Money and marriage the second time around
- Financial Planning
Finding a new life partner the second time around can bring a lot of opportunity for new beginnings, but it also brings its own special set of challenges. How children will be affected, where you will live and how you will share responsibilities are some of the issues that you may need to deal with.
Financial aspects of your relationship can also present some hurdles to overcome. A second marriage is inevitably more complex than your first when it comes to financial matters and this can bring the potential for conflict if things aren’t dealt with honestly and decisively upfront.
Here are some key financial issues you might want to consider if you are looking to tie the knot again.
How will you handle daily finances?
There are many things to consider when joining up your finances – especially where children and stepchildren are involved. Decisions need to be made about whether you keep separate bank accounts or throw in together. Then there are practicalities about how expenses relating to dependent children will be managed – this can get quite tricky if some are costing more than others.
Different attitudes to spending and budgeting can also be another issue that doesn't arise until after you are already living together. Some people like to be very structured and frugal, while others might be more carefree with their spending. Decisions also need to be made on who will take responsibility for managing household expenses.
All these issues hold potential for misunderstandings to arise, so it is vital that some open and honest discussions are undertaken as early as possible to pre-empt and resolve any possible areas of difference.
Existing debts and mortgages will also need to be dealt with, so that both parties agree on who is responsible for what.
What are your long term financial goals?
Assuming you decide to blend your finances to at least some degree, there may be many longer term financial issues that need attention.
Housing is a major one. If you both have separate homes, will one be sold? How will the funds be invested or otherwise used? Do you want to sell both homes and make a fresh start in a new residence that can accommodate more children?
Investment assets are another area where decisions need to be made for long term harmony. What assets do you both already have and how will ownership and decision-making be shared on them? What are your attitudes towards investing and how do you plan to save for retirement?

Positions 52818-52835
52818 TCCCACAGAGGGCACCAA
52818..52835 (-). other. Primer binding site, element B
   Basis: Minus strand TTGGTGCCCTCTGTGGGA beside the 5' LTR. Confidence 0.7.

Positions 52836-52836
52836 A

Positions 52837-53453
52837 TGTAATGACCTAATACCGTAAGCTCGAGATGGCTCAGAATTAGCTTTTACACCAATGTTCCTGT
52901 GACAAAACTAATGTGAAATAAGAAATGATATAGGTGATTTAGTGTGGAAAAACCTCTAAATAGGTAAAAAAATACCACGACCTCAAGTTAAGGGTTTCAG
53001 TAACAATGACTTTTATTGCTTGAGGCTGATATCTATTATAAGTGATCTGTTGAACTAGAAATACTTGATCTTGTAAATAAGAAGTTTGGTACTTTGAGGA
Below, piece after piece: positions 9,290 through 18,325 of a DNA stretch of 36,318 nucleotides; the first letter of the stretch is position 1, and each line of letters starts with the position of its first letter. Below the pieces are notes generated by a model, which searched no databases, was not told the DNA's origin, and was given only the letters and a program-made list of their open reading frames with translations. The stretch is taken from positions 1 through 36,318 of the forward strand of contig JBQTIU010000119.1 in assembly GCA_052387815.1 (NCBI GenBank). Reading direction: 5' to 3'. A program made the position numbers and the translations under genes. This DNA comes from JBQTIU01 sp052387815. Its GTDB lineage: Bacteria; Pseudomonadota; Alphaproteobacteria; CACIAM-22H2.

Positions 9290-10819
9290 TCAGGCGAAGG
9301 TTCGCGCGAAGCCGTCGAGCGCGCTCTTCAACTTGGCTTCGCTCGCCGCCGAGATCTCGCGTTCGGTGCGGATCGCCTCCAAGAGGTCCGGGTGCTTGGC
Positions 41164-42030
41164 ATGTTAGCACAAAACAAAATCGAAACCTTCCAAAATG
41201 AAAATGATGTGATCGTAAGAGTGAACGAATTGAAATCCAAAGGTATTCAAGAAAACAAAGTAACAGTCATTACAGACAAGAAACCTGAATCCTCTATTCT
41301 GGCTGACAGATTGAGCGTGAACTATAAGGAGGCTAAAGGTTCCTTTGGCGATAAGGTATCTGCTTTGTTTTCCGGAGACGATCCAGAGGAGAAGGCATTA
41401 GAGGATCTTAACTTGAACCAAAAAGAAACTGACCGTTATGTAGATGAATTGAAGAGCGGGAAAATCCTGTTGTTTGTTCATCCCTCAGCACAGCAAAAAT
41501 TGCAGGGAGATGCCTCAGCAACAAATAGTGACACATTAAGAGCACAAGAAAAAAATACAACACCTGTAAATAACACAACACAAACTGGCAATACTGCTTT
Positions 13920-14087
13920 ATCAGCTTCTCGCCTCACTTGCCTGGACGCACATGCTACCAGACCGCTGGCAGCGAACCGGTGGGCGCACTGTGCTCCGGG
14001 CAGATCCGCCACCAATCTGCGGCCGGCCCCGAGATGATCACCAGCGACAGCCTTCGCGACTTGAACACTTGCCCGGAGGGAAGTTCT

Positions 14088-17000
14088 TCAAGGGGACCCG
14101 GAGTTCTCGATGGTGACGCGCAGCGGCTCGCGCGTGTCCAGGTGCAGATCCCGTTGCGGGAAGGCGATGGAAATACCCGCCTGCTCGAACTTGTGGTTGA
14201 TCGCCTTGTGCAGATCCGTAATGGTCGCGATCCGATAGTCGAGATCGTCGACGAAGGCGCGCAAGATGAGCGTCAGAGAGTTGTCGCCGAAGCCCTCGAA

A financial planner can play a key role in helping you work through such issues. An objective and expert ear that can help give you clarity and confidence in making decisions that will set you up for a future that is both prosperous and agreeable to all parties.
Do you need a prenuptial agreement?
If your situation is complex, then it may be useful to put expectations and guidelines down in writing via a prenuptial agreement. These are otherwise known as a binding financial agreement (BFA) and can be an excellent way to ease concerns over ownership and sharing of responsibilities, especially in the case of a future breakdown in the relationship.
It is essential to seek professional advice on how such an agreement will work and both parties must sign up to it in order to make it valid and binding.
Estate planning can be a minefield
Did you know that a second marriage automatically revokes the provisions of an existing will? This means that setting up new wills and estate plans is of paramount importance when you remarry.
Blended families automatically create the potential for major conflict over finances. If you or your partner dies suddenly, ex-spouses may come into the picture to make claims on the estate and even their relatives may enter the fray. How funds are shared between children can also be problematic, so it may be worthwhile setting up testamentary trusts to protect your estate assets and help manage distribution to children smoothly and fairly.
Again, professional advice is critical to getting on top of this situation and avoiding pitfalls of poorly documented estate plans.
Superannuation and how benefits are paid out upon premature death is another significant matter to attend to, due to the very specific rules that apply to the distribution of benefits. Speak to a financial planner to obtain a review of your benefit nominations and how they will be impacted by the second marriage.
Can you add any ideas from your experience of remarriage and what to watch out for financially? Join the discussion below.